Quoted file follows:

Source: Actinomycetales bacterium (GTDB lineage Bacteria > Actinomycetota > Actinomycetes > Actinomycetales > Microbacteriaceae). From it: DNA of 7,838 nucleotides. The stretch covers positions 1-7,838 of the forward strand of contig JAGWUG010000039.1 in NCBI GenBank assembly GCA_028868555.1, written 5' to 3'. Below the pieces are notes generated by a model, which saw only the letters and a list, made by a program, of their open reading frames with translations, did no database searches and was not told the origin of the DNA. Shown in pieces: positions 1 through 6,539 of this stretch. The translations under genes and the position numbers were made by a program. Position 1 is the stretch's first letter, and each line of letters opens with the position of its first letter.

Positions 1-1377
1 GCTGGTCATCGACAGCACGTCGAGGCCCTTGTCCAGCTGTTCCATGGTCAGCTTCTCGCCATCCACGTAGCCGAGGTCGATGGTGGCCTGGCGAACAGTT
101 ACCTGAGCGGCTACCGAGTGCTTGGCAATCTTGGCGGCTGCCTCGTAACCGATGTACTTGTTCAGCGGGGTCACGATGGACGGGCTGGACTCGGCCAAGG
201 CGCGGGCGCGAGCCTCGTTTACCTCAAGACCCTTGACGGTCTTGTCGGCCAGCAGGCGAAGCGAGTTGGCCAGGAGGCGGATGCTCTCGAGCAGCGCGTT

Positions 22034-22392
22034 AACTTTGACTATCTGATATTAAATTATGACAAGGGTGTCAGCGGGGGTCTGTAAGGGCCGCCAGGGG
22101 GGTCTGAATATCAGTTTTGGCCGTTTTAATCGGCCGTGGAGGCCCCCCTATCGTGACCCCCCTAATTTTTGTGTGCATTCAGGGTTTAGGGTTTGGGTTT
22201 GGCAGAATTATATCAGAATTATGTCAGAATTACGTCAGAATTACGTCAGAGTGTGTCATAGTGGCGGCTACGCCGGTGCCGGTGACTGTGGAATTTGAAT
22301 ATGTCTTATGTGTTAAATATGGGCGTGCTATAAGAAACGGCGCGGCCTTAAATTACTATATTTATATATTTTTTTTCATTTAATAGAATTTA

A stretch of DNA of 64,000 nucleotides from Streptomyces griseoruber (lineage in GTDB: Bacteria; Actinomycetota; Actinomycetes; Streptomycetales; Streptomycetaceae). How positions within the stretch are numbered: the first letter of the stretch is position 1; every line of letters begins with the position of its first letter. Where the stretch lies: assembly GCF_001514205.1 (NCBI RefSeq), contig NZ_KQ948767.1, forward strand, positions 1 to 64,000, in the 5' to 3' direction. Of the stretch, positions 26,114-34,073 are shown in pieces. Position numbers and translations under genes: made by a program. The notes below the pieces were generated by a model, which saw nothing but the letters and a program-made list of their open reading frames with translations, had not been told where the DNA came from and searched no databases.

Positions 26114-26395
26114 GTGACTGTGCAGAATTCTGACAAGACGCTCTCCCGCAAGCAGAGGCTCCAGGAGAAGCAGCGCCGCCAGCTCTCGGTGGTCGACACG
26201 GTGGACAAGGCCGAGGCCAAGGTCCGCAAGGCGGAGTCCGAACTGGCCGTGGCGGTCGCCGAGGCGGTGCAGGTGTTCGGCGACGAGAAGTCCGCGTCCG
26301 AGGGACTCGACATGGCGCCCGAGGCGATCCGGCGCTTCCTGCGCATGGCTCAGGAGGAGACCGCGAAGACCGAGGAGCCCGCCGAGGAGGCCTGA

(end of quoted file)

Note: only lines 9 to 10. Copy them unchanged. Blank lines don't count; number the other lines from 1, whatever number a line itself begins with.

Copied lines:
22201 GGCAGAATTATATCAGAATTATGTCAGAATTACGTCAGAATTACGTCAGAGTGTGTCATAGTGGCGGCTACGCCGGTGCCGGTGACTGTGGAATTTGAAT
22301 ATGTCTTATGTGTTAAATATGGGCGTGCTATAAGAAACGGCGCGGCCTTAAATTACTATATTTATATATTTTTTTTCATTTAATAGAATTTA